Bible Readings for July 25th
Judges 8 | Acts 12 | Jeremiah 21 | Mark 7
In Judges 6–7, we might have developed high hopes for Gideon’s potential. Here was a man who began his service to Yahweh in extreme humility, insisting that he was the least man in the weakest clan in all Israel (Judg. 6:15). Still, Yahweh gave him signs to confirm his call at every step of the way. If there was anyone who should have understood his own frailty and Yahweh’s power, it was Gideon. But here in Judges 8, we read two stories about how Gideon’s life tragically did not end in the way that it began.
The first story is actually a continuation of Israel’s battle against Midian from Judges 7. In Judges 8, we find Gideon and his 300 men continuing to pursue Zebah and Zalmunna, the kings of Midian, all the way to Succoth. There, Gideon asks for bread to sustain the strength of his men, but the officials of the city refuse to provide them with food for fear of supporting a losing army (Judg. 8:4–6). This rejection infuriates Gideon, and when he eventually does capture the two Midianite kings, he returns to flail the flesh of the officials of Succoth with thorns and briers (Judg. 8:13–16)—but then he overreacts to such a degree as to kill the rest of the men in the city (Judg. 8:17).
And sadly, the second story is even worse. In Judges 8:22–28, the people of Israel plead with Gideon to rule over them—him and his sons after him. To his credit, Gideon refuses to become the king (Judg. 8:23), but then the story takes a terrible turn. In a scene highly reminiscent of the golden calf story from Exodus 32, Gideon asks the people for their golden earrings, which he melts down into an ephod—probably a gold-laden cloak with clear religious significance, perhaps built to resemble the ephod reserved for the priests of Israel to wear (Ex. 28:6–14, 39:2–5).1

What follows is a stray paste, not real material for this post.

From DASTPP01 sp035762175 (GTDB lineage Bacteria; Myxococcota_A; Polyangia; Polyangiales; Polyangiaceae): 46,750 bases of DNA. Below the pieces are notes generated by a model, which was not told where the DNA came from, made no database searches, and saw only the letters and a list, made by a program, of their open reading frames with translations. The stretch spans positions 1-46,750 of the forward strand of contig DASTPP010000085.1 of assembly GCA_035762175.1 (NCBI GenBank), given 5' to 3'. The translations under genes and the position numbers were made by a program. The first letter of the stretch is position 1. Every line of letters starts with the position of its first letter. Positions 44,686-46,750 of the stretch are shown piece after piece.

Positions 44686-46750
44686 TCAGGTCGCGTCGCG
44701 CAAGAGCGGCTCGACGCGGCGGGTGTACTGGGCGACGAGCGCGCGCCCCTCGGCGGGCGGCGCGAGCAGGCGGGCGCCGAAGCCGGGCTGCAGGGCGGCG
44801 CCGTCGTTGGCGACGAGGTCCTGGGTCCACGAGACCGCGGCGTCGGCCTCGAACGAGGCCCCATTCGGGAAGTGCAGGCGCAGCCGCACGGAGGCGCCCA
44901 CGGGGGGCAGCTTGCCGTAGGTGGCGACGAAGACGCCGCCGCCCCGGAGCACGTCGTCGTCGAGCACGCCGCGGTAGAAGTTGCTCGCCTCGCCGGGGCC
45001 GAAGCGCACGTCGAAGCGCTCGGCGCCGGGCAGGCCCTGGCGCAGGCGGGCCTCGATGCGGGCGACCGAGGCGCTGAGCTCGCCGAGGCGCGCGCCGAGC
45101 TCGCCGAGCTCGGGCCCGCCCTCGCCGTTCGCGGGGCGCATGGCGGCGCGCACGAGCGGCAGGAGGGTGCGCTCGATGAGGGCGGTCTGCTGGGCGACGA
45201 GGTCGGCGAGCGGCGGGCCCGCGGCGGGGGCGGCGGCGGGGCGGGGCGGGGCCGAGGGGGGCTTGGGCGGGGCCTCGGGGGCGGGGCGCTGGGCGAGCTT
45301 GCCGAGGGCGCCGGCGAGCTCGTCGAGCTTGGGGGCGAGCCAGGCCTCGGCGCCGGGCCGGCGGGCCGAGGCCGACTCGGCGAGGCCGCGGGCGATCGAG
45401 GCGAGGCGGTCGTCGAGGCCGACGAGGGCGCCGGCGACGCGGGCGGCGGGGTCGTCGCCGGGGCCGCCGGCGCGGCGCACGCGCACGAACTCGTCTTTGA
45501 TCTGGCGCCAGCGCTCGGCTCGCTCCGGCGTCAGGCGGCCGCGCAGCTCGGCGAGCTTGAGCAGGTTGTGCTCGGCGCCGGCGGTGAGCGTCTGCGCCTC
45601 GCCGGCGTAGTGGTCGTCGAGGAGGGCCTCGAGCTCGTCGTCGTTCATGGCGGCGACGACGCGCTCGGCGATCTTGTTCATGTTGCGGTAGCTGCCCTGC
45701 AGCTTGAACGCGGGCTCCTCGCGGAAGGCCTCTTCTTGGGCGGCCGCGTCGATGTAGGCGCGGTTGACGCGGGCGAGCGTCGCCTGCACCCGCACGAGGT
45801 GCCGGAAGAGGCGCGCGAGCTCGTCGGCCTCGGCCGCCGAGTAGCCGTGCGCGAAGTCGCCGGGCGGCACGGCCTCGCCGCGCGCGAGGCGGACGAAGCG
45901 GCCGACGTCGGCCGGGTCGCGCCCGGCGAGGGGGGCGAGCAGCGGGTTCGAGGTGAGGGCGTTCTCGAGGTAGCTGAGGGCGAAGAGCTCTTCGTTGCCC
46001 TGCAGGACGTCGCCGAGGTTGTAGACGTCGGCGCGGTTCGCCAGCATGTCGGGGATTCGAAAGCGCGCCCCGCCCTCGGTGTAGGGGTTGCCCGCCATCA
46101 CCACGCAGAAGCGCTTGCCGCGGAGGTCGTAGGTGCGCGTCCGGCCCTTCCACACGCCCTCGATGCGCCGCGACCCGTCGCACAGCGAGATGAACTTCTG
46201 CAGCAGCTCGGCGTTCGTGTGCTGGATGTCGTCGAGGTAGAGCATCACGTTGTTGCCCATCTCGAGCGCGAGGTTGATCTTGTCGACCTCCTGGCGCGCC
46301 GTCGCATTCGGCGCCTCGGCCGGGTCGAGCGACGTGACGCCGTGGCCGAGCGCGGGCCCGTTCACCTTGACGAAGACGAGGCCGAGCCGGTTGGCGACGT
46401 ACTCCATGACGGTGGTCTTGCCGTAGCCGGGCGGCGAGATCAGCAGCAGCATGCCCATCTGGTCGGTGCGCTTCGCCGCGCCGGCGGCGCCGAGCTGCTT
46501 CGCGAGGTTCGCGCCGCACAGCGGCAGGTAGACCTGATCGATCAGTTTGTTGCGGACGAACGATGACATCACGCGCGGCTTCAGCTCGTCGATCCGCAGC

We aren’t given many details about this ephod, except that it became a snare for Israel, and even for Gideon and Gideon’s family, leading them to whore after the ephod—that is, to use it as a part of worshiping false gods (Judg. 8:27). It is worth noting that in the later chapters of Judges, an ephod is created again explicitly for idol worship (Judg. 17:5, 18:14–20).
The mere fact that we begin our race well does not necessarily mean that we will end it well. As we grow, we must remain vigilant not to let our love for the Lord grow cold, nor to begin to nurse bitterness from self-righteousness, pride, and arrogance toward those around us, even when others hurt us.
Learn from Gideon’s story and pray that God would give you the grace necessary to persevere and complete the course set before you.
1 C. J. Goslinga, Joshua, Judges, Ruth, trans. Ray Togtman (Grand Rapids: Regency Reference Library, 1986), 351–52.
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Scripture quotations are from The Holy Bible, English Standard Version copyright © 2001 by Crossway Bibles, a division of Good News Publishers. Used by permission. All rights reserved.